• 114 m2, same specs as second apartment, same floor - CHF 860'000 (again, not counting parking spaces and any upgrades) in 2011, 200 metres away from second place
Third place is already sold.
Without knowing what upgrades have been done the comparison means very little, it's quite possible to spend 1-200k on a Kitchen & 2 bath rooms and new floors.

The 3rd place may be sold, however you don't know the sale price, just the asking price. In the UK many developemnets the first flats were sold at a very high price with 25% cash back, this was to establish a price. With property you never know what has gone on behind the scenes, or why.

BTW new new builds in Verbier are sekking at 23,000 a m2 way higher than your examples, however that is a real bubble.
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  #52  
Old 28.01.2012, 10:57
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Re: Thinking about buying. Good/bad idea with a housing bubble?

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Thanks for your view Black. I am also investigating moving out of the city to a lower rent place.

When we split it, we pay 1500 a month each for rent at the moment, so it doesn't sound too horrible. But I am just so tempted to increase savings! I know we could increase savings if we downgrade and move out of town to rent, but in theory if we buy, there is also the hope that the money you put in the house will have some kind of small return that you would not get from rent payments. Also, I'm not sure if DH and I want to let go of the idea of having a fireplace. So cosy in the winter.

Still watching the market and learning more. I appreciate all the good feedback in this thread!
Well if you shop around then you can probably get a 10 year mortgage @ 2%. So the 1,500 rent that one of you pays would be enough to cover mortgage payments on a 1Million CHF property for 10 years; assuming you have the 20% deposit.
The other 1,500 would cover your nebenkosten plus reaching your goal of increasing your savings.
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  #53  
Old 28.01.2012, 16:10
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Re: Thinking about buying. Good/bad idea with a housing bubble?

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Well if you shop around then you can probably get a 10 year mortgage @ 2%. So the 1,500 rent that one of you pays would be enough to cover mortgage payments on a 1Million CHF property for 10 years; assuming you have the 20% deposit.
The other 1,500 would cover your nebenkosten plus reaching your goal of increasing your savings.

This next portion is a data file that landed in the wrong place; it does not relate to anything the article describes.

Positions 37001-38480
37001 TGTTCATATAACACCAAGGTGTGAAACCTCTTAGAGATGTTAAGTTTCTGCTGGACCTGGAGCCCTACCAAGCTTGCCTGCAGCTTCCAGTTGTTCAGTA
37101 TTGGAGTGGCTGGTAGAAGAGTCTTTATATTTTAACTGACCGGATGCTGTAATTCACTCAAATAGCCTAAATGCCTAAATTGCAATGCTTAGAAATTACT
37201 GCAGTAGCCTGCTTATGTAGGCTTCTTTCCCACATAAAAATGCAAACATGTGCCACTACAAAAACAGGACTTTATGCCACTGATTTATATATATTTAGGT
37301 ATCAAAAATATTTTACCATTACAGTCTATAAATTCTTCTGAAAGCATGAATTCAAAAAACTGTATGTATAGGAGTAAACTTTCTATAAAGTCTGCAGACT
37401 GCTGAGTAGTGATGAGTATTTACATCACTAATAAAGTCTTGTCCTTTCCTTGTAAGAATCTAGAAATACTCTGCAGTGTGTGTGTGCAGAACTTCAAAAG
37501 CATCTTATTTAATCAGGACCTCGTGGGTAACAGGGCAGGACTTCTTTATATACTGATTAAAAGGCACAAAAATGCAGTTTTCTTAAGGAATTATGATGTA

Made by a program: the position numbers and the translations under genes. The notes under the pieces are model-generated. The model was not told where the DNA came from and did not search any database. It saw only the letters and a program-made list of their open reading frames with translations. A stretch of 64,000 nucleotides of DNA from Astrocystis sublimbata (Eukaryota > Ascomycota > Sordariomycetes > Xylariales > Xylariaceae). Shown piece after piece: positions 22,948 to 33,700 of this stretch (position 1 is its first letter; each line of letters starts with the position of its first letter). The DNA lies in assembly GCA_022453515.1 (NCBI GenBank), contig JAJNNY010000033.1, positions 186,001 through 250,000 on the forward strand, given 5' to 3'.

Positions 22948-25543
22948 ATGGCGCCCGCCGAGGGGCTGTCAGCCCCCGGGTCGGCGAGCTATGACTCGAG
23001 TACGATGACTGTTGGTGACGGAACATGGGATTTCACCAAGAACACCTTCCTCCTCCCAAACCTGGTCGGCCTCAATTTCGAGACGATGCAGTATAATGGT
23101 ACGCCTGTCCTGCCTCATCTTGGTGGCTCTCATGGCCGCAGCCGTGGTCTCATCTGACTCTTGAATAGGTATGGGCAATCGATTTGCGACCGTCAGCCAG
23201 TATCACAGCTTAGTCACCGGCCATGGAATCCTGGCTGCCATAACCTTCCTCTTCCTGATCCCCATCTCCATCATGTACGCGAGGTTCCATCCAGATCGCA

The question is the risk you're taking over 10 years. You may lose your job or get moved elsewhere, you may increase your family size and need a bigger apartment etc.

Don't expect that over the next 5-10 years real estate prices will stay at the present levels. ALL available forecasting reports (Credit Suisse, UBS, Wuest&Partner etc) foresee falling prices once mortgage rates come back from 1.5% for 5y to more "normal" 3%-4% as we had them up to 2008. Do expect this to happen over the next years. Buyers hitting the market then won't be paying the same you did when the rates were less than half.

Without even looking at the reimbursement penalties if you have to sell before the 10 years are over, a price fall of just 10% (from 1M to 0.9M) over the present skyrocketing prices will cut your 20% deposit to half (from 200K to 100K) as you are leveraging by a factor 5. Also, in some cantons (at least in suisse romande eg Geneva, Vaud) you have to pay hefty notary fees of 5% the purchasing price.

So in terms of 'investment' it's a risky strategy.. in particular during 2012, who knows where the world economy will be by the end of the year..
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Old 28.01.2012, 17:38
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Re: Thinking about buying. Good/bad idea with a housing bubble?

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Without knowing what upgrades have been done the comparison means very little, it's quite possible to spend 1-200k on a Kitchen & 2 bath rooms and new floors.

The 3rd place may be sold, however you don't know the sale price, just the asking price. In the UK many developemnets the first flats were sold at a very high price with 25% cash back, this was to establish a price. With property you never know what has gone on behind the scenes, or why.

BTW new new builds in Verbier are sekking at 23,000 a m2 way higher than your examples, however that is a real bubble.
For the first, it is with any upgrades - I know the owner. For the second - I know the owner too, price is without upgrades, for the final price you need to add about 10k of necessary upgrades, and a few others for the lulz. For the third, it's before any upgrades, list price, sold at exactly that price - upgrades will be necessary, as the price doesn't even include bathroom cabinets!
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Old 28.01.2012, 19:32
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Re: Thinking about buying. Good/bad idea with a housing bubble?

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For the first, it is with any upgrades - I know the owner. For the second - I know the owner too, price is without upgrades, for the final price you need to add about 10k of necessary upgrades, and a few others for the lulz. For the third, it's before any upgrades, list price, sold at exactly that price - upgrades will be necessary, as the price doesn't even include bathroom cabinets!
It's not unheard of for cash to be handed over which is not recorded (reverse of UK situation) . This is due to CGT. Where a recorded price seems low this could well of happened. Reported prices are just that!
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Old 28.01.2012, 19:46